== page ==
"Having met a number of number of Finnish people and having had the opportunity to spend time there, they are wonderful people and [are] a wonderful culture and [it's] wonderful for everyone to be able to experience this aspect of Finland," said Taylor.

As of right now, the sauna has about 9,000 miles on it. This summer will be spent traveling around the upper mid-west and this fall it will tour the east coast.

This weekend, the traveling sauna will be in Hancock at the Juhannus Mid-Summer Festival. For a full list of stops, click on the link below.


Related Weblinks:
Traveling Sauna Schedule

Story By: Allie Herrera

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 LOCAL NEWS

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RHINELANDER - After nearly 40 years as a pharmacist, Tom Welke has been robbed, threatened at gunpoint, and had his pharmacy burgled.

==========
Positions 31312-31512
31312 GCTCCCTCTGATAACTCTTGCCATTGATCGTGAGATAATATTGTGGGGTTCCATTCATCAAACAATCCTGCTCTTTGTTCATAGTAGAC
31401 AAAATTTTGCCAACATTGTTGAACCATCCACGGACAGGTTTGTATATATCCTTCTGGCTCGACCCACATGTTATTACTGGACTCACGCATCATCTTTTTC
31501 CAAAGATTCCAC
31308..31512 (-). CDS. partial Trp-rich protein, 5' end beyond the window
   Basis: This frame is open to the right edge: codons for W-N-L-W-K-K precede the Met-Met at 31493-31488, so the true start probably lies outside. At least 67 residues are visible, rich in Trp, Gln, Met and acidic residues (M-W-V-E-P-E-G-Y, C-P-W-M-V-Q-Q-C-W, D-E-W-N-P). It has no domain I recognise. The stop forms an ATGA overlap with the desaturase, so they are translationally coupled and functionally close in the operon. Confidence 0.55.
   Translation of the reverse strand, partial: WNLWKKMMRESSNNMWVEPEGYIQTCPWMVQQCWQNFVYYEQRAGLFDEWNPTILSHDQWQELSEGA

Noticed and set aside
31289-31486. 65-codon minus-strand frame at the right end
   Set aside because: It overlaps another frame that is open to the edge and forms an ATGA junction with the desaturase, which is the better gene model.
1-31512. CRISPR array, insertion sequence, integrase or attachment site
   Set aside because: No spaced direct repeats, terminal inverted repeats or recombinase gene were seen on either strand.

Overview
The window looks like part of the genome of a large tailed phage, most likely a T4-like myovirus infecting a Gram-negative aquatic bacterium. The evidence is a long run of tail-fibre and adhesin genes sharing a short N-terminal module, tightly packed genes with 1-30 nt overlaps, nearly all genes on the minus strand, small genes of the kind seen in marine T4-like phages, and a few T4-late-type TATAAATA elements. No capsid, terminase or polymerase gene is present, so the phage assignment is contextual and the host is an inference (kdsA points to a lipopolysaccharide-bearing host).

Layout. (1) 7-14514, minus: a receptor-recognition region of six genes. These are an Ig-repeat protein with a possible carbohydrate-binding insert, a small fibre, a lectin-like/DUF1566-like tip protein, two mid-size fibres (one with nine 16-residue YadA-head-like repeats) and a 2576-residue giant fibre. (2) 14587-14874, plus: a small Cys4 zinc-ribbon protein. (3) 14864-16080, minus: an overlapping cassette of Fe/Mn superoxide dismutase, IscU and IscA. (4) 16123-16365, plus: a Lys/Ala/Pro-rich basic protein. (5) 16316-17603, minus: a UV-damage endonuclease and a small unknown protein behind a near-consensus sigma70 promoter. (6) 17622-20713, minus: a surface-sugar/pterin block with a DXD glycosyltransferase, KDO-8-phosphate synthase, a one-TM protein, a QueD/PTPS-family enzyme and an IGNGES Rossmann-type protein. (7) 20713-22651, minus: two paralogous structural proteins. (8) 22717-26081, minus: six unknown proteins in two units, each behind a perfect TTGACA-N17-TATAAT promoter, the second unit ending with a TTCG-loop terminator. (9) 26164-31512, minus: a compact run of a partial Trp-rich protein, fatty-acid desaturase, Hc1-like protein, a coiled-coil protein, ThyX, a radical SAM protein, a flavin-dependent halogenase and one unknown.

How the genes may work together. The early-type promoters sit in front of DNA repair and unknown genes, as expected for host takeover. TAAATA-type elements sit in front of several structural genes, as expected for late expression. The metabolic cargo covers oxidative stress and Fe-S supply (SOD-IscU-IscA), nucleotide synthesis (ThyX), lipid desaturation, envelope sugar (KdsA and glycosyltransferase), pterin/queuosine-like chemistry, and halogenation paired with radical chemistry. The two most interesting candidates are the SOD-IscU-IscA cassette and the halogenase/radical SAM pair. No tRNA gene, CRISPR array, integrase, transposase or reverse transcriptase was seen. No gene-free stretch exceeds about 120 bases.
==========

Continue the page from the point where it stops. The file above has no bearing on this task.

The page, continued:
"It just kind of goes along with the job, in a way," Welke said in Rhinelander's Apothecary Pharmacy on Thursday afternoon.

One of the main reasons lately for those crimes tends to be people trying to get their hands illegally on pseudoephedrine pills, which they can use to make meth.

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CONOVER - June 22 makes it the 14th day of rainfall for us this month, and it's not been very convenient.

People all over northcentral Wisconsin have had to deal with storm damage or flooding in some way.

Pioneer Lake in Conover has had a particularly tough time with flooding not only because of the rain, but also because of a dam upstream.